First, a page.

2 Haitian Men Arrested in Alien Smuggling Conspiracy that Killed 8
St. Thomas, USVI – Dieuseul Mompremier, 44, and Lamorthe Delva, 45, both Haitian nationals, were arrested Friday on St. Thomas after a federal grand jury returned a 10-count indictment charging them with conspiracy to smuggle illegal aliens into the United States, United States Attorney Ronald W. Sharpe announced today. After their arrest, Mompremier and Delva made their initial appearance before U.S. Magistrate Judge Ruth Miller, who ordered Delva held without bail pending trial, and continued Mompremier’s detention hearing to Thursday, April 17.
According to the indictment, in December 2010, Mompremier, Delva and Roro Edourre, 46, conspired with each other and additional co-conspirators to smuggle illegal aliens into St. John, U.S. Virgin Islands. On December 5, 2010, Edourre was the captain on the vessel “Jesus La,” with approximately 33 passengers, most of them Haitian nationals, including men, women and children, when the vessel traveled from St. Maarten, Netherlands Antilles, to the U.S. Virgin Islands. While Edourre was transporting the illegal aliens on the vessel, Mompremier and Delva waited in the U.S. Virgin Islands and communicated with their co-conspirators by telephone. The U.S. Coast Guard spotted the vessel carrying Edourre and his passengers, and Edourre attempted to evade the Coast Guard. While attempting to evade the Coast Guard, the “Jesus La” ran aground and sank, resulting in the death of at least eight individuals, including four children.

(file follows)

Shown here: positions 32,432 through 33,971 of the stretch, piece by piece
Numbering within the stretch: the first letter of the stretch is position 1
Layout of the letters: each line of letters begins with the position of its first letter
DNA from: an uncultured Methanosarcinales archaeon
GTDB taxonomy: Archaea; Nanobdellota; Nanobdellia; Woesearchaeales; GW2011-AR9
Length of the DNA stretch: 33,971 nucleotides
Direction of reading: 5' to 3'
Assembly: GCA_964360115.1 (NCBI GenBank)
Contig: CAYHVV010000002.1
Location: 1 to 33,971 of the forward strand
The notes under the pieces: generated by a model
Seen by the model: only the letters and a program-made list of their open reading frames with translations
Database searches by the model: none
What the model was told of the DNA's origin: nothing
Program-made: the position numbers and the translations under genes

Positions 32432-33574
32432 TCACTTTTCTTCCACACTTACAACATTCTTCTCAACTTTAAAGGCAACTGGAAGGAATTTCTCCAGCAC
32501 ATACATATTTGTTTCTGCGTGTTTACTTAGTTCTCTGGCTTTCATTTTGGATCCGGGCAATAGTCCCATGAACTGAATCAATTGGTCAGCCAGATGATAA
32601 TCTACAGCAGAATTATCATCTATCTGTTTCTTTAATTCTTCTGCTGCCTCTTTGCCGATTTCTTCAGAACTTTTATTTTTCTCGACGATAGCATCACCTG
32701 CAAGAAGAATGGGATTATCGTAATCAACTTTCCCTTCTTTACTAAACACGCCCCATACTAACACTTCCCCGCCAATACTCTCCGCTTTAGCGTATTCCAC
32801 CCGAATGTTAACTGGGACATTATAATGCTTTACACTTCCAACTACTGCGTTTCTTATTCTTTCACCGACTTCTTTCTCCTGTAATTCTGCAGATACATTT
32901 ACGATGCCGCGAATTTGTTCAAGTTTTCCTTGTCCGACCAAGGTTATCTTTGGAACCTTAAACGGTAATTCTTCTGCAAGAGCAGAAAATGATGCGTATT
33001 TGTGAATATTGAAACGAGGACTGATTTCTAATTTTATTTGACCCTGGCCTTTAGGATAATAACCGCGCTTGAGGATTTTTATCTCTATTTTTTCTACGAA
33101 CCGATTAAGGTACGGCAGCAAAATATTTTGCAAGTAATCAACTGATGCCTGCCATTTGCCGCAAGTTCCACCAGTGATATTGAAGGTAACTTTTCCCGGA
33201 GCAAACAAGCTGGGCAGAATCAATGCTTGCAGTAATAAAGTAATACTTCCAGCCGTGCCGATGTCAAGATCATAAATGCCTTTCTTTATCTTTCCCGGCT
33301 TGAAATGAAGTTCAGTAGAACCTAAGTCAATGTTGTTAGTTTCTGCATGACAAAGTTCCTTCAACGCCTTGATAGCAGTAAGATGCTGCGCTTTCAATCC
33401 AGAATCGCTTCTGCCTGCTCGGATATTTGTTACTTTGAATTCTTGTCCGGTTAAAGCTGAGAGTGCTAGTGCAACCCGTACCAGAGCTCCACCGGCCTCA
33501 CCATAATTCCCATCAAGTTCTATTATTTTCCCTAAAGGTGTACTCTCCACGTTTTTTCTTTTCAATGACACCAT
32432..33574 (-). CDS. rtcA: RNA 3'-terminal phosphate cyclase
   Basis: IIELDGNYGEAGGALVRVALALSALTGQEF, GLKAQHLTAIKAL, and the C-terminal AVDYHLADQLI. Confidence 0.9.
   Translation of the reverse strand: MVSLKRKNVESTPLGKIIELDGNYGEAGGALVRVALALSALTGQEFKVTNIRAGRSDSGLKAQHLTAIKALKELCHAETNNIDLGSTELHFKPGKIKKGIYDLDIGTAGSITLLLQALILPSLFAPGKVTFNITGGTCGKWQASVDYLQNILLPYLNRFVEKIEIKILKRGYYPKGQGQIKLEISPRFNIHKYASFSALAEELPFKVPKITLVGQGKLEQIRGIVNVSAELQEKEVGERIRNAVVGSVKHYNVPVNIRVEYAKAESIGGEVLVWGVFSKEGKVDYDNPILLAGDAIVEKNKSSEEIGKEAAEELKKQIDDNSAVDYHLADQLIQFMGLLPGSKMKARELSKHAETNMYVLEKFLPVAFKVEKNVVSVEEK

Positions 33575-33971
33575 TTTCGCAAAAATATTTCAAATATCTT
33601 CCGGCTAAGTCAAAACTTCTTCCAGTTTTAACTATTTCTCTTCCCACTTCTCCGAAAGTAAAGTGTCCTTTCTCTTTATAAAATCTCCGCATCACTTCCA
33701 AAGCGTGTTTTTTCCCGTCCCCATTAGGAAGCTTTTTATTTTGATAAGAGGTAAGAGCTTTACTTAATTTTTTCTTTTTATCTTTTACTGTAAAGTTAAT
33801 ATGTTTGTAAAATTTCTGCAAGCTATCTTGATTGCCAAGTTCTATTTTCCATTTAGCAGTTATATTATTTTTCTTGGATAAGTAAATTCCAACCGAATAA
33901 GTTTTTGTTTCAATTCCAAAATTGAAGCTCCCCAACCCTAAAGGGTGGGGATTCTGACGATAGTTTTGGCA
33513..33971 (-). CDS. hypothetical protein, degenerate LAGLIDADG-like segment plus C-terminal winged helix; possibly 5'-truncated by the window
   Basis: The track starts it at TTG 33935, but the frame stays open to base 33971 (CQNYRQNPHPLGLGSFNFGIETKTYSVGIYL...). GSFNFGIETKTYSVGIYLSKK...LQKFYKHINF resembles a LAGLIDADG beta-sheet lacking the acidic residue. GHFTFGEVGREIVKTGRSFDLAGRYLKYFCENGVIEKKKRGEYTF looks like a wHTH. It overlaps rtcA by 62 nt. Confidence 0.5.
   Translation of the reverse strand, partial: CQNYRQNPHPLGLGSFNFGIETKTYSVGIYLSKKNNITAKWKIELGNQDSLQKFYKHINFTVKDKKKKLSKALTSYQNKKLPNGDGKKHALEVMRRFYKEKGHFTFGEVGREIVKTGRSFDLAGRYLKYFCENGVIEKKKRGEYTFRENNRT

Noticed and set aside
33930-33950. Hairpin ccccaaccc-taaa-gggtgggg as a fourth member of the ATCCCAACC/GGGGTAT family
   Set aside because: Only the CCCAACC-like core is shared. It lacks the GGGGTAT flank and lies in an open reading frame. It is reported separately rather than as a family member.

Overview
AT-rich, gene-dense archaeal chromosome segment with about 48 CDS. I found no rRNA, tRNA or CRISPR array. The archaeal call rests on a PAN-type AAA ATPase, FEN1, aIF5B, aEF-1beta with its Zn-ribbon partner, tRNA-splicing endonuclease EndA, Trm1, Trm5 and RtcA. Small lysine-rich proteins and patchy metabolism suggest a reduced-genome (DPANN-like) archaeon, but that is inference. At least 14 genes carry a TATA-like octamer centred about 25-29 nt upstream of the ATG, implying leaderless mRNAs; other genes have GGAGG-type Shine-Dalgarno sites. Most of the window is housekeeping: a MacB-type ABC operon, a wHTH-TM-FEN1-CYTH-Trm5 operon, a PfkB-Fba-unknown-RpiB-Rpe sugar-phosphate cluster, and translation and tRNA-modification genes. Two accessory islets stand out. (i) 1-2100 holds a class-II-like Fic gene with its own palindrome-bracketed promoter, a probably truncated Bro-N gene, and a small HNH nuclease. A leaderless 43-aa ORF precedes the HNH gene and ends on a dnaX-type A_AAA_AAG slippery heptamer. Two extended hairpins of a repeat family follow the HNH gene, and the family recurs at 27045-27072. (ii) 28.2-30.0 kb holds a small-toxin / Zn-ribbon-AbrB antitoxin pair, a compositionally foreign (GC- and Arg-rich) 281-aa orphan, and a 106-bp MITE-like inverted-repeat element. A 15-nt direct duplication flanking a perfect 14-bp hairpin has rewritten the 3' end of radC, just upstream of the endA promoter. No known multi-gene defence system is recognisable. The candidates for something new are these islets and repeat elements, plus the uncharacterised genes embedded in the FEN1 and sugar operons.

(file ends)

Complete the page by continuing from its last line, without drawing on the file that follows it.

In addition to conspiracy to smuggle aliens, Mompremier, Delva and Edourre are charged with unlawfully attempting to bring aliens into the United States. Mompremier also is charged with transportation of an alien within the United States on or about December 28, 2011. Edourre also was prosecuted for manslaughter in the British Virgin Islands, where he is currently serving his sentence.
The 10-count indictment is the result of months of investigative work by U.S. Immigration and Customs Enforcement, Homeland Security Investigations.
USA Sharpe reminds the public that an indictment is merely a formal charging document and is not evidence of guilt. Every defendant is presumed innocent until and unless proven guilty.